Management of Double Sensitization to Vespids in Europe.

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Wasp allergy with a diagnostic profile of double sensitizations to vespid venom is a frequent clinical problem in areas where different genera of wasps are present. Identification of the insect responsible for serious reactions poses a diagnostic challenge as the only effective treatment to date is immunotherapy based on the specific venom. In southern Europe, the double sensitization to Vespula and Polistes venoms is highly frequent. It has been shown that the major allergenic proteins (Phospholipase A1 and Antigen 5) share sequences across the different genera and species, which would be the cause of cross-reactivity. Additionally, the minor allergens (Dipeptidyl-peptidases, Vitellogenins) have been found to share partial sequence identity. Furthermore, venom contains other homologous proteins whose allergenic nature still remains to be clarified. The traditional diagnostic tools available are insufficient to discriminate between allergy to Vespula and Polistes in a high number of cases. IgE inhibition is the technique that best identifies the cross-reactivity. When a double sensitization has indeed been shown to exist or great uncertainty surrounds the primary sensitization, therapy with two venoms is advisable to guarantee the safety of the patient. In this case, a strategy involving alternate administration that combines effectiveness with efficiency is possible.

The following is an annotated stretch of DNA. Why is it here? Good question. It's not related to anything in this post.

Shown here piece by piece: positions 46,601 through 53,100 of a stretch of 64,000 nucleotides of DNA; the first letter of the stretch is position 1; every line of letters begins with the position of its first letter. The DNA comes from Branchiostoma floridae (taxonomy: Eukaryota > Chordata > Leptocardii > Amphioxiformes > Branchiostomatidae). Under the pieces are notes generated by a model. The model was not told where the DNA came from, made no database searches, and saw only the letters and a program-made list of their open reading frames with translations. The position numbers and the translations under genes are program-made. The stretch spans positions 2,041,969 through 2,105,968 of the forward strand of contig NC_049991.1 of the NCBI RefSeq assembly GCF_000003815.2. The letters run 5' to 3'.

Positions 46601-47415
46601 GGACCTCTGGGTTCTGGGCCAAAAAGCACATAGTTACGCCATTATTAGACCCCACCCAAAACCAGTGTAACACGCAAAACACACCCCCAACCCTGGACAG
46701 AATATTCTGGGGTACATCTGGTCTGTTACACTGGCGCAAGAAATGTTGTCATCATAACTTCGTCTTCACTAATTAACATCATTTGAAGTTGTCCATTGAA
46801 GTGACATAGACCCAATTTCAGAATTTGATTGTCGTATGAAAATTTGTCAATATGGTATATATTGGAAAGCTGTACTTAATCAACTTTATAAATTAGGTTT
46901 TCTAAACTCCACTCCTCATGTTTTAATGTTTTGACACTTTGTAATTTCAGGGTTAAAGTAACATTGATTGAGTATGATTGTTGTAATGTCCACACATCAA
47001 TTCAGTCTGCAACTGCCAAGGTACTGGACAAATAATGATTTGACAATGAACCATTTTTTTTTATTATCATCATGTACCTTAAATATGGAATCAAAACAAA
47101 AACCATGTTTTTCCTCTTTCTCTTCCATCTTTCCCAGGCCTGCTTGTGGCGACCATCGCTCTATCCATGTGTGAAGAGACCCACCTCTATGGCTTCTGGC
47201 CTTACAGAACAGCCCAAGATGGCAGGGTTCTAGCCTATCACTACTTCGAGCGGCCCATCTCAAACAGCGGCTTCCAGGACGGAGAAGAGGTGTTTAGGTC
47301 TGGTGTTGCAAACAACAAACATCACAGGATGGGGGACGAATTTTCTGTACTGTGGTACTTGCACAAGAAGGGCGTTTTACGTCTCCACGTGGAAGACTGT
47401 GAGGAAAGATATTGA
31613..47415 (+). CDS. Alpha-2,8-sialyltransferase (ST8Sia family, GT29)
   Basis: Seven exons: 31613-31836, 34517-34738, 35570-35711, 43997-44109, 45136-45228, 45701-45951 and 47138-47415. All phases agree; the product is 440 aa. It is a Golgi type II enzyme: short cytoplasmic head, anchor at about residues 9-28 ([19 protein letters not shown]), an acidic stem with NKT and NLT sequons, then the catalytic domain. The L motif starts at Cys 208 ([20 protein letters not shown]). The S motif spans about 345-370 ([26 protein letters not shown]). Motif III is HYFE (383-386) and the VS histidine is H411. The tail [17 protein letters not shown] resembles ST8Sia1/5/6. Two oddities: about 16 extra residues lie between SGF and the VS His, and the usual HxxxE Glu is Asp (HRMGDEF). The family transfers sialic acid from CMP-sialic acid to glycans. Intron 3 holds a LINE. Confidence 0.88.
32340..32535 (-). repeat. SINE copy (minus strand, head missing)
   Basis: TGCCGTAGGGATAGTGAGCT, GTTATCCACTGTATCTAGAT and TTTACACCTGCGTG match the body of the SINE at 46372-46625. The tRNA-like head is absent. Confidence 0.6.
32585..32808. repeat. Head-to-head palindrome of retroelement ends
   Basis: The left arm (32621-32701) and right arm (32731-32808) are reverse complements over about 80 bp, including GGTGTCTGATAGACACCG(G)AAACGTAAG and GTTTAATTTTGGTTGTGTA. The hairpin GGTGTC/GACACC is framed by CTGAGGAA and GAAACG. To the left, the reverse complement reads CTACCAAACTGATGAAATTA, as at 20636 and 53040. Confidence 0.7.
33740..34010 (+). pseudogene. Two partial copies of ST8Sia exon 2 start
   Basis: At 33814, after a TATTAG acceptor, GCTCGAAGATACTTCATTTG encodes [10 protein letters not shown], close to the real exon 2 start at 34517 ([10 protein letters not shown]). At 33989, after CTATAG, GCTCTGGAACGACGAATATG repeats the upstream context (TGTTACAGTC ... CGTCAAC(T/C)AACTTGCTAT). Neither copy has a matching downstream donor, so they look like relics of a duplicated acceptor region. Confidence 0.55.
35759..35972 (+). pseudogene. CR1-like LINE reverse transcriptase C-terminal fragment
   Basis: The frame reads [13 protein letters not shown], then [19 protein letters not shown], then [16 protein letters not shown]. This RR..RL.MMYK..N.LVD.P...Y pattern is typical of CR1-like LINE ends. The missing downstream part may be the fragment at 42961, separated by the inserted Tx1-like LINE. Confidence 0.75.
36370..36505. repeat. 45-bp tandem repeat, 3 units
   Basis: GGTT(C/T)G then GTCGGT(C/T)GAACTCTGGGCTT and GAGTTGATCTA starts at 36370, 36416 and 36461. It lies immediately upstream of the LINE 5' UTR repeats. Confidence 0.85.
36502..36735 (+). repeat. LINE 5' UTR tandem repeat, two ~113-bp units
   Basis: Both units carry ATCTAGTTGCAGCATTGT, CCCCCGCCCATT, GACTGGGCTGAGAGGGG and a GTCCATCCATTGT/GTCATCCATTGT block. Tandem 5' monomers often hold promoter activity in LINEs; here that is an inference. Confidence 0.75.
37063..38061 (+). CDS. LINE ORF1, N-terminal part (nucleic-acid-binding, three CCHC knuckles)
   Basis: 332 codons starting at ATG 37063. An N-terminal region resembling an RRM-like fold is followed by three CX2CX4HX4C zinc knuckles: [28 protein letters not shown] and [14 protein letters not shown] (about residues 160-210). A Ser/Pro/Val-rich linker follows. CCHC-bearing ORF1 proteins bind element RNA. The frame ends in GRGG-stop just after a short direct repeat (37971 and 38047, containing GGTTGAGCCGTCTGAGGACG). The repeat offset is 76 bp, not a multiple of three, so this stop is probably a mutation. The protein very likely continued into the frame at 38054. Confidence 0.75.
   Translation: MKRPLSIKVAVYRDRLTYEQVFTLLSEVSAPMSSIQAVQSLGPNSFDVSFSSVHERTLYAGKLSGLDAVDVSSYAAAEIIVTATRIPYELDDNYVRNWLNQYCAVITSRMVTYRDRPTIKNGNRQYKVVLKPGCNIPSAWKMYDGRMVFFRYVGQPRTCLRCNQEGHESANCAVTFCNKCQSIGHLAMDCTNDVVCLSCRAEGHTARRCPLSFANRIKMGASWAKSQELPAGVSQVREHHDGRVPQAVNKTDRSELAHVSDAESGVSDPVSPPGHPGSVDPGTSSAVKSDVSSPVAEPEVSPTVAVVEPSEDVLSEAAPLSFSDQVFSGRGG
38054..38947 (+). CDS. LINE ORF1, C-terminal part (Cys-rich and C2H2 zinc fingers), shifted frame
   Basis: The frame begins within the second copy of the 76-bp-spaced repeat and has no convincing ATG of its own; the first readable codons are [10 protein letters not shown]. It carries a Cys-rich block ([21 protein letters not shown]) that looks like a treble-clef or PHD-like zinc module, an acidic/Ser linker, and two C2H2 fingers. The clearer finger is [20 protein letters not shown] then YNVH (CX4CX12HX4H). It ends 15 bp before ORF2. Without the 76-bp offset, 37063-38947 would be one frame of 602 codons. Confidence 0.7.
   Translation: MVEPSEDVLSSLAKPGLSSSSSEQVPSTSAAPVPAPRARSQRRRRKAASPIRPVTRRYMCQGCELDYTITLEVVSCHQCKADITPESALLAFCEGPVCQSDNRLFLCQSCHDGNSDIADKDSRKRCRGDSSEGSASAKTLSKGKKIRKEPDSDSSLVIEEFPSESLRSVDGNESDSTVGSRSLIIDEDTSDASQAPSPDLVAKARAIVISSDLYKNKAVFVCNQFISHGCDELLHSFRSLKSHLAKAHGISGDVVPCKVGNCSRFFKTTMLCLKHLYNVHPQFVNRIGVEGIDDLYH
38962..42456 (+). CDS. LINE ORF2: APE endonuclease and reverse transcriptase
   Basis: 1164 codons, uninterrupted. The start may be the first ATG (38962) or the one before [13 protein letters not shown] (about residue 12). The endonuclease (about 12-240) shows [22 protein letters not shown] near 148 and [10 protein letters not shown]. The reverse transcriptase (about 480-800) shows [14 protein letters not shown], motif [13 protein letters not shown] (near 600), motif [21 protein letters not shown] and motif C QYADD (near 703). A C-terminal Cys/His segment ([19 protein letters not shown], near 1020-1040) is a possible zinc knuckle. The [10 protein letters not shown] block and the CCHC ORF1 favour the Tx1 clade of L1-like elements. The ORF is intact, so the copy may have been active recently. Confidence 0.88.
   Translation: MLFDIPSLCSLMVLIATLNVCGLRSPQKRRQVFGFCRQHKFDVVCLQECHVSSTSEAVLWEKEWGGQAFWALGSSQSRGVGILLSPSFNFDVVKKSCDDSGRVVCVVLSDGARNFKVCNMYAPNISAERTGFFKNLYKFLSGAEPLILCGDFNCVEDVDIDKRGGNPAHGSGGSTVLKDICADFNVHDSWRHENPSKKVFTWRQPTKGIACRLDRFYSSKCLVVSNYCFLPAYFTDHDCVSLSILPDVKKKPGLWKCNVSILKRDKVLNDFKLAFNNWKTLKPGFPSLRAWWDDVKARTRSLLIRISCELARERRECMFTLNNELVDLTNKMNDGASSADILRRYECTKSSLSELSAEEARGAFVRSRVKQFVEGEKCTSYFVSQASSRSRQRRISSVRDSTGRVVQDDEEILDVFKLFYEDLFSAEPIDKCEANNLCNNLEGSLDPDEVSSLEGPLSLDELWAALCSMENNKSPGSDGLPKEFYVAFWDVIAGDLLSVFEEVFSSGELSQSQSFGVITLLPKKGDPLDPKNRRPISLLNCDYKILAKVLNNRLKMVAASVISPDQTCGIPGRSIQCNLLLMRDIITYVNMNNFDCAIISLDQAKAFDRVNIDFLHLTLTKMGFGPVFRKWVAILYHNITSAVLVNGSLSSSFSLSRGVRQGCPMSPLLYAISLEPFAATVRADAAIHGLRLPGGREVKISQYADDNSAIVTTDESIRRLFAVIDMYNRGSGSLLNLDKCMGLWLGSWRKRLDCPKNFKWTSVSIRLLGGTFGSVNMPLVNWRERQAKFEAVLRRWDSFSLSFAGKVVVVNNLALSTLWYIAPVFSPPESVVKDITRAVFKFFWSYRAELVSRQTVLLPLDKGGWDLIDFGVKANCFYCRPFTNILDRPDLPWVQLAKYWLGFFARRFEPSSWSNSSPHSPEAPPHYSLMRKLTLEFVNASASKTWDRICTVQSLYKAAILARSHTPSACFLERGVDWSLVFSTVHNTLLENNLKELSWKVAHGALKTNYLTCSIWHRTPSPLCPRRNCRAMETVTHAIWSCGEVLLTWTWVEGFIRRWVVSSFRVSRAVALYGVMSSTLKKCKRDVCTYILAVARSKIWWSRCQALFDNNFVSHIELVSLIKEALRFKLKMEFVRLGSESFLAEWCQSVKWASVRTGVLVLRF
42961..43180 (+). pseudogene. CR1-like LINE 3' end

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Polistes, Vespula, allergens, cross-reactivity, double sensitization to vespids, venom immunotherapy